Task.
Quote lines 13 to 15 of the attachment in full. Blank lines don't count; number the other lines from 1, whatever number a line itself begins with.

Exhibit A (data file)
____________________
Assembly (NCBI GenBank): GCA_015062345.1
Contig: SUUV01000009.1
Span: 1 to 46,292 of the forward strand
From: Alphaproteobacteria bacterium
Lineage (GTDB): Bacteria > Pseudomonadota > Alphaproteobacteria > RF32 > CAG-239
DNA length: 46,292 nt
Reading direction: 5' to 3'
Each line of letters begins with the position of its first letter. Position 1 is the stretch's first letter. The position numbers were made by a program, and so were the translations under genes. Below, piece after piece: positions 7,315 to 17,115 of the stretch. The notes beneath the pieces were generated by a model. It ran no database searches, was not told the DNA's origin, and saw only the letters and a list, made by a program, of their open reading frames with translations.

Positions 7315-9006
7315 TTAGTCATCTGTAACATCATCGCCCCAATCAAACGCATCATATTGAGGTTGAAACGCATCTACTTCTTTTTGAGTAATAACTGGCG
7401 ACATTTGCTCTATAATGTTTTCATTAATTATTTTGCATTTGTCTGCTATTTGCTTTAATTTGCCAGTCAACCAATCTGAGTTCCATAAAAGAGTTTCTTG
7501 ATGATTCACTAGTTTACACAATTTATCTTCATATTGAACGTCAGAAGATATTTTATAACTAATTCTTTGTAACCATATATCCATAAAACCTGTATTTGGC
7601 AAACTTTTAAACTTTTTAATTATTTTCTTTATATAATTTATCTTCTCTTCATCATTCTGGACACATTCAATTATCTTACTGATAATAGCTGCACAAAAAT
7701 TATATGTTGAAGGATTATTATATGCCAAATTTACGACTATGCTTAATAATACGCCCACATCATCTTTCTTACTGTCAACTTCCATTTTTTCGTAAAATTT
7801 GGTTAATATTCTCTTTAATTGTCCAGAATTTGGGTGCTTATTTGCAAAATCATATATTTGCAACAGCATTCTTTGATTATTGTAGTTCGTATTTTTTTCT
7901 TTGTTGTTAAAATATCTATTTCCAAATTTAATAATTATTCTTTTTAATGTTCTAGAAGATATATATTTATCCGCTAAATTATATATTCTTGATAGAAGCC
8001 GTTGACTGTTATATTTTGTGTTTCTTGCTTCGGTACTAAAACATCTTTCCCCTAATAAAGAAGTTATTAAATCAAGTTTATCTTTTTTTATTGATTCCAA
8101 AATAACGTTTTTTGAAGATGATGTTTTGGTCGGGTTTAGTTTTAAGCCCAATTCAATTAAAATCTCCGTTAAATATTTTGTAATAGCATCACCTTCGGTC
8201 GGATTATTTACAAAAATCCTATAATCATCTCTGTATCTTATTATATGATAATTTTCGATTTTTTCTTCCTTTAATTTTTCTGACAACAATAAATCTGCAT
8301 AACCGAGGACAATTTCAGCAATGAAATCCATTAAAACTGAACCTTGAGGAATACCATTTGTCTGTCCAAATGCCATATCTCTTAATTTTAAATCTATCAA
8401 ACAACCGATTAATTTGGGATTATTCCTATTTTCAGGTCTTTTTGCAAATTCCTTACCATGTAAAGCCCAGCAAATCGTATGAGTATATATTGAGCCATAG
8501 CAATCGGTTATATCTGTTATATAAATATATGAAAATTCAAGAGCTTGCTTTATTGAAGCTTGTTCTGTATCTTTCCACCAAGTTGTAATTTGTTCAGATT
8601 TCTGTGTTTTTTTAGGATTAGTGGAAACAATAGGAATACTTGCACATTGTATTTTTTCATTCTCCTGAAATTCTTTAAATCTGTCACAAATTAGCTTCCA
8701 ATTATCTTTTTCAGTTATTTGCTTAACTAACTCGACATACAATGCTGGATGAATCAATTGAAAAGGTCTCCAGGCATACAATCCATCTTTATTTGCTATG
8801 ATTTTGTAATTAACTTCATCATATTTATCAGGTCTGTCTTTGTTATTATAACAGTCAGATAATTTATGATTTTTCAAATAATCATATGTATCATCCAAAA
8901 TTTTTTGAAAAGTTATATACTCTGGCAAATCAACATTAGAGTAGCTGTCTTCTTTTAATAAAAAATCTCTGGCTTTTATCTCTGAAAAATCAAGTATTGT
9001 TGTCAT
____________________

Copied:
7601 AAACTTTTAAACTTTTTAATTATTTTCTTTATATAATTTATCTTCTCTTCATCATTCTGGACACATTCAATTATCTTACTGATAATAGCTGCACAAAAAT
7701 TATATGTTGAAGGATTATTATATGCCAAATTTACGACTATGCTTAATAATACGCCCACATCATCTTTCTTACTGTCAACTTCCATTTTTTCGTAAAATTT
7801 GGTTAATATTCTCTTTAATTGTCCAGAATTTGGGTGCTTATTTGCAAAATCATATATTTGCAACAGCATTCTTTGATTATTGTAGTTCGTATTTTTTTCT